After a promising first quarter when the number of pirate attacks worldwide declined significantly there was a dramatic rise in the number of incidents in the second quarter. The ICC International Maritime Bureau (IMB) Q2 2007 Report on Piracy Against Ships says that acts of piracy and armed robbery against ships in the second quarter of 2007 jumped by 37% when compared to the second quarter of 2006."Piracy" as used by the IMB includes more than attacks on the high sea:
The IMB notes that the surge in attacks means that the six monthly total to date remains approximately on par with last year, with the total number of attacks for the first six months of 2007 equalling 126, as compared with 127 for the corresponding period in 2006.
IMB’s recent report states that so far in 2007, 13 vessels were hijacked by heavily armed attackers, 152 crew members were taken hostage, 41 were kidnapped and three were killed. In 66 cases, either guns or knives were used.
Commenting on the second quarter figures, IMB Director, Captain Pottengal Mukundan stated: “Despite a sustained decrease in acts of piracy over the past three years, the statistics for the second quarter of this year suggest that we may be seeing a reversal of this trend. Somalia and Nigeria remain very dangerous, high risk areas with large numbers of violent kidnappings and hostage takings.”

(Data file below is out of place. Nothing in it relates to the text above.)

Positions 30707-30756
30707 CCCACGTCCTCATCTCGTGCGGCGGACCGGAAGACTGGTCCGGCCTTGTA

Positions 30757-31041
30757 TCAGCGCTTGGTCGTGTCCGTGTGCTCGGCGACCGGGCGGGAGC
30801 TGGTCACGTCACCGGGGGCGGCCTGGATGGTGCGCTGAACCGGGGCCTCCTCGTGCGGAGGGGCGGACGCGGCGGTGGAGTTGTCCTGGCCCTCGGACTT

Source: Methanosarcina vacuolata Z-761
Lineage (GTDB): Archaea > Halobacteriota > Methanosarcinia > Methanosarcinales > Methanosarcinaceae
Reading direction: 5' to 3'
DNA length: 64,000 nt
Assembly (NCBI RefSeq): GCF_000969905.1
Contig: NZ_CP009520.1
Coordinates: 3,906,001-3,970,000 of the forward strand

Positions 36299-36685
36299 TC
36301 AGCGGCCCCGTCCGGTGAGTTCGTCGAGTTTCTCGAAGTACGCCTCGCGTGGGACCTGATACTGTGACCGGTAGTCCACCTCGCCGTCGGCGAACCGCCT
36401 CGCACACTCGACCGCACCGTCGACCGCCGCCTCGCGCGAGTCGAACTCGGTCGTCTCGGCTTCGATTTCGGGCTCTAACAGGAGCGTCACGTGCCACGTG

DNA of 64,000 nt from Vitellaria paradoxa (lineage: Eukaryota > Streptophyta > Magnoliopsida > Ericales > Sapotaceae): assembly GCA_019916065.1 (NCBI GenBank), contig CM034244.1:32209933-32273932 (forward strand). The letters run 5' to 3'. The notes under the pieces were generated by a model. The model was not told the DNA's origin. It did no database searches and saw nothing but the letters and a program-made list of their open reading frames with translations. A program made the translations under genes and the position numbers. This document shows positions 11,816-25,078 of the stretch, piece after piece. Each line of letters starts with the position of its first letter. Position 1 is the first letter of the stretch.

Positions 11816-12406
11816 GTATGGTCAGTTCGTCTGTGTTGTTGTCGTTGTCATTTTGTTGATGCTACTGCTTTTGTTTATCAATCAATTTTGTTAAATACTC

In Nigeria, 19 incidents have been reported, including the boarding of 15 vessels and one hijacking. Forty crew members have been kidnapped and 24 taken hostage in 2007. These attacks appear to be orchestrated by a few local groups, claiming their actions are in pursuit of political goals. Offshore supply vessels and their crew are frequently identified as potential targets for kidnap and ransom, although cargo ships have also been targeted. ***
In Somalia, the IMB Piracy Reporting Centre has recorded 17 incidents to date in 2007. This is a dramatic increase over the ten attacks recorded for all of 2006.
"Piracy is the act of boarding any vessel with an intent to commit theft or any other crime, and with an intent or capacity to use force in furtherance of that act."...see here:
IMB's 2006 annual report on piracy notes that more than half of the reported attacks occurred while the vessels were at anchor. Furthermore bulk carriers continued to be the targets of nearly a quarter of all attacks...As a result, many of the piracy issues described by the IMB are really local law enforcement issues for the country whose ports and anchorages are involved to take care of. Attacks by Somali pirates 200+ miles at sea are a different kettle of fish.
In most cases, modern pirates are not interested in the cargo and are mainly interested in taking the personal belongings of the crew and the contents of the ship's safe, which might contain large amounts of cash needed for payroll and port fees. In some cases, the pirates force the crew off the ship and then sail it to a port to be repainted and given a new identity through false papers...
Update: Photo from here. U.S. Navy photo by Chief Information Systems Technician Kenneth Anderson
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